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Contributing to your employer’s 401(k) plan: How it works

401(k) plans can be confusing and may lead to more questions than answers. Which plan is right for you? How much should you contribute? When should you start contributing? How do contributions impact your taxes? What are the benefits? How do withdrawals and contributions work? Where do you even start? If you’re fortunate to have an employer that offers a 401(k) plan, that may help with some of the confusion. You may still be left wondering if it’s worth participating in it at all.

Contributing to a 401(k) plan is a great tax and retirement saving deal that helps an employee accumulate a retirement nest egg on a tax-advantaged basis.

With a 401(k) plan, you can opt to set aside a portion of your wages in a qualified retirement plan. By electing to set aside this portion of your wages in a 401(k) plan, you’ll reduce your gross income and defer taxes on that portion set aside until it (adjusted by earnings) is distributed to you in the future. It will either be distributed from the plan or from an IRA, or other plan, that you roll your proceeds into after leaving your job.

Tax benefits of 401(k) contributions

Your wages or other compensation will be reduced by the pre-tax contributions that you make, which will save you current income taxes. But the amounts will still be subject to Social Security and Medicare taxes. If your employer’s plan allows, you may instead make all, or some, contributions on an after-tax basis. These are Roth 401(k) contributions. With Roth 401(k) contributions, the amounts will be subject to current income taxation, but if you leave these funds in the plan for a required time, distributions (including earnings) will be tax-free.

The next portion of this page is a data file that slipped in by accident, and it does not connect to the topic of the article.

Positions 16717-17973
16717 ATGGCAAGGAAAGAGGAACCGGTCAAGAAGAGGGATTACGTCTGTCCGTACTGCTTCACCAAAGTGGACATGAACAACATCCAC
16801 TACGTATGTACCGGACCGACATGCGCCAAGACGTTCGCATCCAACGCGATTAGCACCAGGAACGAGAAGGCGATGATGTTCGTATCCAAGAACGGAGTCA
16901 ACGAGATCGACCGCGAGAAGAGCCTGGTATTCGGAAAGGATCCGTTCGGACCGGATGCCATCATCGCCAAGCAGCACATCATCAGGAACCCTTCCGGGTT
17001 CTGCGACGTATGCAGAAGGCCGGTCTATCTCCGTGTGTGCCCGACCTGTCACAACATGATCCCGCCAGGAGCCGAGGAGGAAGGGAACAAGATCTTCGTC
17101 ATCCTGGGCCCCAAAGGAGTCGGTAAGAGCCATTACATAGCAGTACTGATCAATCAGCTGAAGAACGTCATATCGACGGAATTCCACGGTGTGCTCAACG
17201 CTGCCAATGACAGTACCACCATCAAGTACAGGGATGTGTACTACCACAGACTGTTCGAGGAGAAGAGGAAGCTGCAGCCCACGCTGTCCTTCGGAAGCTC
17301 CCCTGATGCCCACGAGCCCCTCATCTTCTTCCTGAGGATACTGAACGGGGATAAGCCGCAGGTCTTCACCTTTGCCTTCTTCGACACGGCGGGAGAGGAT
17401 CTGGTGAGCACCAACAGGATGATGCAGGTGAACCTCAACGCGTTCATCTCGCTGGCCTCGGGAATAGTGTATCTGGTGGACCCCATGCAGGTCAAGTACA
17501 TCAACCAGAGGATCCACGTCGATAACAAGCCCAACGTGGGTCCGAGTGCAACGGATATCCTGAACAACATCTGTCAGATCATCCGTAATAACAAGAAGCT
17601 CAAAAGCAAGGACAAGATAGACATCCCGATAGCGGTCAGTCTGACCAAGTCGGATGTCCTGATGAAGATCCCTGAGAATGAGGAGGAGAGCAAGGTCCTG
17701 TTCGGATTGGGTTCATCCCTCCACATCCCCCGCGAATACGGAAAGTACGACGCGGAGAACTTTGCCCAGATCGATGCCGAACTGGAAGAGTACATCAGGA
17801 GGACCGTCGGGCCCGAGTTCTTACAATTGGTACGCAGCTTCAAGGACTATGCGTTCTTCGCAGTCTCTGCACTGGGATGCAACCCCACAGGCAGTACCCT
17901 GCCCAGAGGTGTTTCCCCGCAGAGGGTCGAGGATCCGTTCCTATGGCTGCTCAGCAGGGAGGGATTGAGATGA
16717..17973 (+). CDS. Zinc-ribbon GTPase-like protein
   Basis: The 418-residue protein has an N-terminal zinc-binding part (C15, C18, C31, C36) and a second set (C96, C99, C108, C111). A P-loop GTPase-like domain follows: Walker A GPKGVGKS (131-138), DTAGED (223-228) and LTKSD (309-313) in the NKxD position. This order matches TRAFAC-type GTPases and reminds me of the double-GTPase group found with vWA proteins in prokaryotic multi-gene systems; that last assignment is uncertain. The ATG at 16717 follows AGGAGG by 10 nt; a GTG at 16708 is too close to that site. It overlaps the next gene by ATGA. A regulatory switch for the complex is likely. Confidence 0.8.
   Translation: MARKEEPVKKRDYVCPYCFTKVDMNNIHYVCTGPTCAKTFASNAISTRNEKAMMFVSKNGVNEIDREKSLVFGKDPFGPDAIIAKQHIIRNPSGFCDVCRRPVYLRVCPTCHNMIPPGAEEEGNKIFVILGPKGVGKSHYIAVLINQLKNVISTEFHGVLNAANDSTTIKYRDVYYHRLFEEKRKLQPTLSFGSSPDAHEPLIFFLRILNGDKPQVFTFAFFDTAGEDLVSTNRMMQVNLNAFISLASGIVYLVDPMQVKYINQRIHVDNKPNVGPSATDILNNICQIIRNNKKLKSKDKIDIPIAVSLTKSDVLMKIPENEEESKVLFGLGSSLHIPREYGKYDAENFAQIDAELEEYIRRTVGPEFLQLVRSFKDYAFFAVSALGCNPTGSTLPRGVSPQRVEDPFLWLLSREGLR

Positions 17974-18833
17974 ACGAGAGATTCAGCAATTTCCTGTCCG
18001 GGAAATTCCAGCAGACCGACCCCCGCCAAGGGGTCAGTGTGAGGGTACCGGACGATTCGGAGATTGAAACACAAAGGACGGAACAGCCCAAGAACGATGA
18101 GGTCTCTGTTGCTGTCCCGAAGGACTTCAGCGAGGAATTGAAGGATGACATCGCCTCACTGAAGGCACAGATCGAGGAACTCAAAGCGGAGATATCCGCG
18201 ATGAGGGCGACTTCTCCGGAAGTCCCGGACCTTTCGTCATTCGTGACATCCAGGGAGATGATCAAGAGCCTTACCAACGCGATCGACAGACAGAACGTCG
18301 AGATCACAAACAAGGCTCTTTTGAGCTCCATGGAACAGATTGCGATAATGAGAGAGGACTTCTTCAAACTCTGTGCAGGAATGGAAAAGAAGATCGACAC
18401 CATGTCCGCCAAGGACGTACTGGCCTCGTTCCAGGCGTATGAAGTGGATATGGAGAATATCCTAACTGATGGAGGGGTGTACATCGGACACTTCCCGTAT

Your elective contributions — either pre-tax or after-tax (again, with a Roth 401(k)) — are subject to annual IRS limits. In 2023, the maximum amount permitted is $22,500. When you reach age 50, if your employer’s plan allows, you can make additional “catch-up” contributions. In 2023, that additional amount is up to $7,500. Which means if you’re 50 or older, the total that you can contribute to all 401(k) plans in 2023 is $30,000. Total employer contributions, including your elective deferrals (but not catch-up contributions), can’t exceed 100% of compensation or, for 2023, $66,000, whichever is less.

In a typical plan, you’re permitted to invest the amount of your contributions (and any employer matching or other contributions) among available investment options that your employer has selected. Periodically review your plan investment performance to determine that each investment remains appropriate for your retirement planning goals and your risk specifications.

Limitations on taking withdrawals from your 401(k)

Another important characteristic of these plans is the limitation on withdrawals while you’re working. Amounts in the plan attributable to elective contributions aren’t available to you before one of the following events:

  1. Retirement (or other separation from service),
  2. Reaching age 59½,
  3. Disability,
  4. Plan termination, or
  5. Hardship.

Eligibility rules for a hardship withdrawal are strict. A hardship distribution must be necessary to help deal with an immediate and heavy financial need.

As an alternative to taking a hardship or other plan withdrawal while employed, your employer’s plan may allow you to receive a loan, which you pay back to your account with interest.

Contribute enough to get the matching contributions

Employers may opt to match 401(k) contributions up to a certain amount. Although matching is not required, surveys show that most employers offer some type of match. If your employer matches contributions, you should make sure to contribute enough to receive the full amount. Otherwise, you’ll lose out on free money!

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